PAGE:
Pit Boss have made this heavy duty beast as a semi-professional pellet based smoker, and it shows. It’s absolutely massive, with a colossal amount of cooking space and a lot of tech that makes using it a serious pleasure. It’s actually probably too big for most households, but if you need the most cooking space possible, this is the biggest on our list.
I've had the Yoder for about 4 years now. Never looked back. It made my old Traeger look like a dime-store trinket. Thick metal. Built like a tank. Hold temps perfectly. I used to monitor grill temp. Realized quickly there was no need. Not even in the wind and cold. Eats less pellets than my old Traeger. Don't get me wrong, the Traeger works great when conditions are perfect, but in Omaha, NE, things are rarely perfect. It's true that compared to an offset you won't realize as strong of smoke flavor. That's good and bad, depending on what you're going for. When you're after dense smoke flavor, a simple smoke tube is all you need to get it to where you need.

This is obviously no revelations that temperature is the first on my list. When it comes to cooking appliances, temperature is always a key factor. However, it is not the sole reason to be on my list. The thing about temperature you need to look for in a good pellet grill is its ability to control, change and maintain it. Any grill can turn screaming hot, but only the best ones provide you with multiple temperature settings, and are able to maintain it constantly to ensure an even cooking surface where it is not too hot on the left and cold on the right. Many pellets come with special, even patented, temperature features.

Hey Kevin great article. I too am currently looking for a pellet smoker. I’ve narrowed it down between a Yader, Memphis Pro and the Rec Tec. The Green Mountain did not seem very well built. The wheels looked liked the would break on the first roll and the stainless steel door was flimsy and did not have a good seal. I know the Rec Tec has a 6 year warranty. Do you know how long the warranties are on the other two?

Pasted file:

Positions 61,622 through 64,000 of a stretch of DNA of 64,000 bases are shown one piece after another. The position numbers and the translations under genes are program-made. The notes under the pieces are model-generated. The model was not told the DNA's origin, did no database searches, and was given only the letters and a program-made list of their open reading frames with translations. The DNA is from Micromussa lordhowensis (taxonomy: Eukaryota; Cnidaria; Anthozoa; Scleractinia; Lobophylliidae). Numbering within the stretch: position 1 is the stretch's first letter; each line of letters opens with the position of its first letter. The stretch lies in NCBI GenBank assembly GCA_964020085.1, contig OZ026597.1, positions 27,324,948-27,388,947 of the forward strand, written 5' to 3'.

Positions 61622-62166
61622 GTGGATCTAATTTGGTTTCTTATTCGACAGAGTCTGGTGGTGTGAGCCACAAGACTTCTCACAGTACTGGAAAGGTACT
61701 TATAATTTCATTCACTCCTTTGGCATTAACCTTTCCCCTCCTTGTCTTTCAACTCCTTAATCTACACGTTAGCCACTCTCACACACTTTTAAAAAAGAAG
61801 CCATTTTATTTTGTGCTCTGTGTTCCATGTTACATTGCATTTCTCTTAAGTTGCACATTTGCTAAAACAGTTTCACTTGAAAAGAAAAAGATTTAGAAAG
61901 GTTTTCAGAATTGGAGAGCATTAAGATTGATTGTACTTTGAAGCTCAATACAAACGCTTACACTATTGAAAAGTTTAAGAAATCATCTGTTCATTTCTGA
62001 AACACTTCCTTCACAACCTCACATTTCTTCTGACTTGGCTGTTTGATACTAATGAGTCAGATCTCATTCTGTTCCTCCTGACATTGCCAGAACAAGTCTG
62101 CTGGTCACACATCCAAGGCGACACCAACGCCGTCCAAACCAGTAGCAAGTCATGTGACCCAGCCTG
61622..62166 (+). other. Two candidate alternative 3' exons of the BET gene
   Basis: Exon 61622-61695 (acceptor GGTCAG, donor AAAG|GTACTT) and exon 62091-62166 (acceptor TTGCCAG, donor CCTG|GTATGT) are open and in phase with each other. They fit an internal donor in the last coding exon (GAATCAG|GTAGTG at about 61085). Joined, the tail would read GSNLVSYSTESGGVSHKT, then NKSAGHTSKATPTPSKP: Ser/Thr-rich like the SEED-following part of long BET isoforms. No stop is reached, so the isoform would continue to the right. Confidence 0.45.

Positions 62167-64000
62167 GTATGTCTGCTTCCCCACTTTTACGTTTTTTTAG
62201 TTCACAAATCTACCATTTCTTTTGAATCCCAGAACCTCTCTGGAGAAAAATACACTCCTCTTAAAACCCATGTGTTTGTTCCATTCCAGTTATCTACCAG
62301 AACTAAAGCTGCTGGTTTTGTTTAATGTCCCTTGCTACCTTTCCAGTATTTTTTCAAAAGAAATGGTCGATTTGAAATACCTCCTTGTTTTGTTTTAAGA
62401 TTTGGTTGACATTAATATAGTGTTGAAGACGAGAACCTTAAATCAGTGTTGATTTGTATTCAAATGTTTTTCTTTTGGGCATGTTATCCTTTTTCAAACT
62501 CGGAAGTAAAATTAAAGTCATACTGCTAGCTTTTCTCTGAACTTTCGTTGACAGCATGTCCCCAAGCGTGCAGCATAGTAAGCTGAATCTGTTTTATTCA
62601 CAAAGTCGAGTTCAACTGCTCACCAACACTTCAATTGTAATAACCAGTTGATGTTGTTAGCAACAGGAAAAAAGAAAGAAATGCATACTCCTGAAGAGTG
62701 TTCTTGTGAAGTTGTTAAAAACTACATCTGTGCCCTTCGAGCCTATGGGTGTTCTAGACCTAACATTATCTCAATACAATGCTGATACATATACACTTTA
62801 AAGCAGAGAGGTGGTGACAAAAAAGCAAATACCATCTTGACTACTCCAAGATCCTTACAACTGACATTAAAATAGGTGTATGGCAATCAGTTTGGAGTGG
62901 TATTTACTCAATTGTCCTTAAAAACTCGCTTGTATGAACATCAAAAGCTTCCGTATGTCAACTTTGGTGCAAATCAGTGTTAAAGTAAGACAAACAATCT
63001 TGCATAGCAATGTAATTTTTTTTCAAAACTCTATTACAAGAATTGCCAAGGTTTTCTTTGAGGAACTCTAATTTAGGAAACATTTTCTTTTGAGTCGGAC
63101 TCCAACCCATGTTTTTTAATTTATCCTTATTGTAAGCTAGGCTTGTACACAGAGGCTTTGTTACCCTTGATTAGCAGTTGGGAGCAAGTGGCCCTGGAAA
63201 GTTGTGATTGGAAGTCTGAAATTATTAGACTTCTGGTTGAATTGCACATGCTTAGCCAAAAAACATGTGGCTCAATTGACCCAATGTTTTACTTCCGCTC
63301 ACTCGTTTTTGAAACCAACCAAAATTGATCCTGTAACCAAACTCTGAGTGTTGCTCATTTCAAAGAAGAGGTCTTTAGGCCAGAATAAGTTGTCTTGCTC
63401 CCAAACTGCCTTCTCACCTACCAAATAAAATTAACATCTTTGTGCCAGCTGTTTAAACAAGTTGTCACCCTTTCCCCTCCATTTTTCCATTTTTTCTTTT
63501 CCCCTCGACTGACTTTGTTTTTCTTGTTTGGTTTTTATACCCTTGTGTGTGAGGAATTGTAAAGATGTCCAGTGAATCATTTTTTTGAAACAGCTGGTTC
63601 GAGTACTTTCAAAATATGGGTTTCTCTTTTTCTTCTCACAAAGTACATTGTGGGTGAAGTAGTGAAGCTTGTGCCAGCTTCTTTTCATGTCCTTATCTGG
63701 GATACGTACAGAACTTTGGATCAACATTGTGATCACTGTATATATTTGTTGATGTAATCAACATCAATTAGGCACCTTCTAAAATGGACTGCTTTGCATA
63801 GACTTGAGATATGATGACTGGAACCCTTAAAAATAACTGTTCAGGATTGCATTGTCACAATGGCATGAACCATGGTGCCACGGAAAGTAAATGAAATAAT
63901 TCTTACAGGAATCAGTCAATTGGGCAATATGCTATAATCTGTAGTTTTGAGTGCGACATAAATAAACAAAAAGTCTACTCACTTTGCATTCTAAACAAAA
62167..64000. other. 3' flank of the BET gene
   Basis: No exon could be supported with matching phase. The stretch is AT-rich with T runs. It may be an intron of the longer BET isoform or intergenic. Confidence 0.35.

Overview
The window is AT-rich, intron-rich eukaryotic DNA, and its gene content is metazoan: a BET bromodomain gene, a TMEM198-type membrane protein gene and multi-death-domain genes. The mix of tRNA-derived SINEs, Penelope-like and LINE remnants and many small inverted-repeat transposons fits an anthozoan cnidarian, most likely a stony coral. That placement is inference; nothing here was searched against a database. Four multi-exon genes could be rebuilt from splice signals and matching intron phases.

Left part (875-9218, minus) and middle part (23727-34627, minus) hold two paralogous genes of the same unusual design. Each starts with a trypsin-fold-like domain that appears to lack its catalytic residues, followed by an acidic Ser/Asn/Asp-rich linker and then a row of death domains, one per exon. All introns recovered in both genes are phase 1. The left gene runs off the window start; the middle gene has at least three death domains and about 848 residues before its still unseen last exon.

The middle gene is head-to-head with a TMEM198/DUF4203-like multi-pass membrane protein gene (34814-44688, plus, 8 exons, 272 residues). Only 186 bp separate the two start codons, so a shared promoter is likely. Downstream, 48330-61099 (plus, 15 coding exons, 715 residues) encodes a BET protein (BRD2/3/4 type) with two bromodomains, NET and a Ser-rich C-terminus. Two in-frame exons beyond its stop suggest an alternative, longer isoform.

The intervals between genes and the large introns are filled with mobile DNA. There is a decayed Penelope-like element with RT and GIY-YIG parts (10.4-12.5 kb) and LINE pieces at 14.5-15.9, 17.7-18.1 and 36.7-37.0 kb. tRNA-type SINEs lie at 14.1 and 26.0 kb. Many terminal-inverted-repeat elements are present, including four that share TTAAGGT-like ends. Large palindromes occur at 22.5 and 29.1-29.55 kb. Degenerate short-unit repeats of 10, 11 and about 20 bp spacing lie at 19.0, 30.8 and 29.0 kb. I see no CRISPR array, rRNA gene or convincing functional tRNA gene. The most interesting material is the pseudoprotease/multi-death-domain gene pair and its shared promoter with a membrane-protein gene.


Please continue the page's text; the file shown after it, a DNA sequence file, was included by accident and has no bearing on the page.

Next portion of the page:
Hi Dan, I had a Bradley some years ago and the quality of the smoke is somewhat comparable to that of a pellet unit. As I said in my earlier post, compressed sawdust does not create the wood flavor that permeates the meat— no matter what pellet you use. I recently bought a Lang reverse flow, and on my first cook the difference was spectacular. My nephew went to the trouble of adding a full size wood burning firebox to his pellet stove as an experiment. He piped the smoke from the firebox into the pellet unit while making some ribs and the results were obvious. The next day he was out looking for a new smoker. Wood burners are a lot of work compared to a pellet unit, as you say, so I understand your reluctance. Many like vertical units that burn charcoal with wood chunks. These units are much easier to manage than a stick burner and give good results. All I can say is that the first time you make BBQ in your backyard with a wood unit, you will know you made the right choice. There are many good BBQ forums that discuss these points. Good Queing to you.
One huge advantage with pellet smokers is that because of how they work, they’re all generally of a higher standard than a lot of other types of smoker. But just because you’re less likely to grab a bad model doesn’t mean that you don’t want the best, right? There’s still things to think about that make sure you get the absolute best fit for you and your family.

With 341 square inches of cooking space and a digital control board that sets the temperature from 180 to 500 degrees, you’ll be cooking whole meals in this grill, even though it’s the smallest model that Pit Boss makes. It will hold up to a dozen burgers for parties, or a chicken and vegetables for the family dinner. When cooking is done, the porcelain coated grill grates are easy to clean.
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